But, will the bill receive the Senate and Governor’s approval prior to July 1? It would have to move quickly, as would employers in adapting to these new provisions. Some key provisions in the current version of the bill are: (i) changing the rate of pay from a 90-day look-back to the regular rate, (ii) relieving employers of a duty to inquire or record the reason for an employee taking paid sick leave, (iii) allowing employers with unlimited time-off policies to comply with the written accrual notice by stating “unlimited” on the employee’s pay stub, and (iv) delaying until 2016 the written notice requirement for employers subject to Wage Orders 11 and 12. Look for an in-depth analysis on this bill here in coming days.

Meanwhile, Gonzalez’s AB 11, which would have included in-home support services under the definition of “employees” under the Healthy Workplaces, Healthy Families Act, did not make it out of the Assembly.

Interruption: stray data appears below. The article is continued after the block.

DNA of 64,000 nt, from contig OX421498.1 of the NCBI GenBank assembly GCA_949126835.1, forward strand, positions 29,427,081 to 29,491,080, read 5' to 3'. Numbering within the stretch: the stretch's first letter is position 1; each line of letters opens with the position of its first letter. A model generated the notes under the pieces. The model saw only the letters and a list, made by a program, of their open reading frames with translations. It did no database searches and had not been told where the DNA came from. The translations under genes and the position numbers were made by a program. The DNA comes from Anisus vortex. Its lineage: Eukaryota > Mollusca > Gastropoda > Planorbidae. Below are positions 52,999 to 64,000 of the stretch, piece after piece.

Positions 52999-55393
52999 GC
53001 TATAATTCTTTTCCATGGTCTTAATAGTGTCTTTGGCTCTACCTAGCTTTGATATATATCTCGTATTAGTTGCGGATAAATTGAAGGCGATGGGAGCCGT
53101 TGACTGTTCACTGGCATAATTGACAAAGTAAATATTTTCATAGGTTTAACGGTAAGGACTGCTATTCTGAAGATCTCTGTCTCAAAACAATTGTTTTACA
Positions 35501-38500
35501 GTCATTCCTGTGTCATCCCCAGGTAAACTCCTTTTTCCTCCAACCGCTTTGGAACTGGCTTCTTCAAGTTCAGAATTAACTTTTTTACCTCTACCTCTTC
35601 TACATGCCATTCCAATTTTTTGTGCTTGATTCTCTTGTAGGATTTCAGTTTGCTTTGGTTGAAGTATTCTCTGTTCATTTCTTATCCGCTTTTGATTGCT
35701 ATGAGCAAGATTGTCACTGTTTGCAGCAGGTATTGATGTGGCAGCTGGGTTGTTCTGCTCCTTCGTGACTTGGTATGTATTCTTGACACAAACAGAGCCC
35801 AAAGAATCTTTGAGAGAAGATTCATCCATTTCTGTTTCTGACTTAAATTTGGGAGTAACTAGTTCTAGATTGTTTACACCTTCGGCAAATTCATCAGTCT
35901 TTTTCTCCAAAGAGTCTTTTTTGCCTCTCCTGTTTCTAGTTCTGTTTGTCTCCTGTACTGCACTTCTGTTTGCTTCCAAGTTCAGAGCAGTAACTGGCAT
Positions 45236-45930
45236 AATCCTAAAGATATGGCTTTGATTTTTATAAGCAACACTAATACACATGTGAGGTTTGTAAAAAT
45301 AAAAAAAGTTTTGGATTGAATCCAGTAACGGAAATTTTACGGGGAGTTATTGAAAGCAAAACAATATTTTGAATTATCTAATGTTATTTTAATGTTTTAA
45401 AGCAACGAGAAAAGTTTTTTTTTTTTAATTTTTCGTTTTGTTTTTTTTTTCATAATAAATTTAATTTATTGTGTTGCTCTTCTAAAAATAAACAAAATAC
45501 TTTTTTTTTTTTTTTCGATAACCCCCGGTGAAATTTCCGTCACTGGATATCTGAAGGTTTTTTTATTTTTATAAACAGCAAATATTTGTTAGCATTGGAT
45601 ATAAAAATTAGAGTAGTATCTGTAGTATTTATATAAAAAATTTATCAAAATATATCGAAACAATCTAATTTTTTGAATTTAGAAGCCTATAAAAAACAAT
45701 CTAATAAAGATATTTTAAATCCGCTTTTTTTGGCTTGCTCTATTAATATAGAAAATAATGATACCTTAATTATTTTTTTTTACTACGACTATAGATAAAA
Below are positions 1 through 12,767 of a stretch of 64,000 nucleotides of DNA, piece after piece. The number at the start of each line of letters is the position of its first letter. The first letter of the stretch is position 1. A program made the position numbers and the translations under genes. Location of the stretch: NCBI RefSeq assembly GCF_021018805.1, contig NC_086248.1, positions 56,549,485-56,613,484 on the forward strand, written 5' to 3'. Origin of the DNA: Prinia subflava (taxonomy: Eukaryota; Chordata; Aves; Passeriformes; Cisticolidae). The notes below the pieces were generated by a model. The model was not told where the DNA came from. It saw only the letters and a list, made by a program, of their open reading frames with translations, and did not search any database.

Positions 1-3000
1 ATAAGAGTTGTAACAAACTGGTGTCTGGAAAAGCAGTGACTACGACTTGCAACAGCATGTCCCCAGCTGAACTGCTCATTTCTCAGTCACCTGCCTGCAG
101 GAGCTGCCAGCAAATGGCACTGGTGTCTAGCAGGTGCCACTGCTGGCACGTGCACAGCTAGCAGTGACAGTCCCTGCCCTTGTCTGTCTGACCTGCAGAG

Kin Care. SB 579 seeks to amend California’s Kin Care law to tie its protections to the use of sick leave for the reasons specified in the Healthy Workplaces, Healthy Families Act of 2014. The bill also would expand coverage of California’s school activities leave (Family School Partnership Act) to include day care facilities and cover child care provider emergencies, and the finding, enrolling, or reenrolling of a child in a school or day care, and would extend protections to an employee who is a step-parent or foster parent or who stands in loco parentis to a child.

CFRA Leave. SB 406 would narrow the California Family Rights Act (“CFRA”) small business exemption. CFRA would now apply to businesses that employ 25—as opposed to the current 50 –within 75 miles. CFRA’s protections would also now extend to care for grandparents, all children (removing any age restriction), and grandchildren, as well as siblings, domestic partners, and in-laws.

Anti-Retaliation
Continue Reading 2015 Employment Bills Moving Through The CA Legislative Process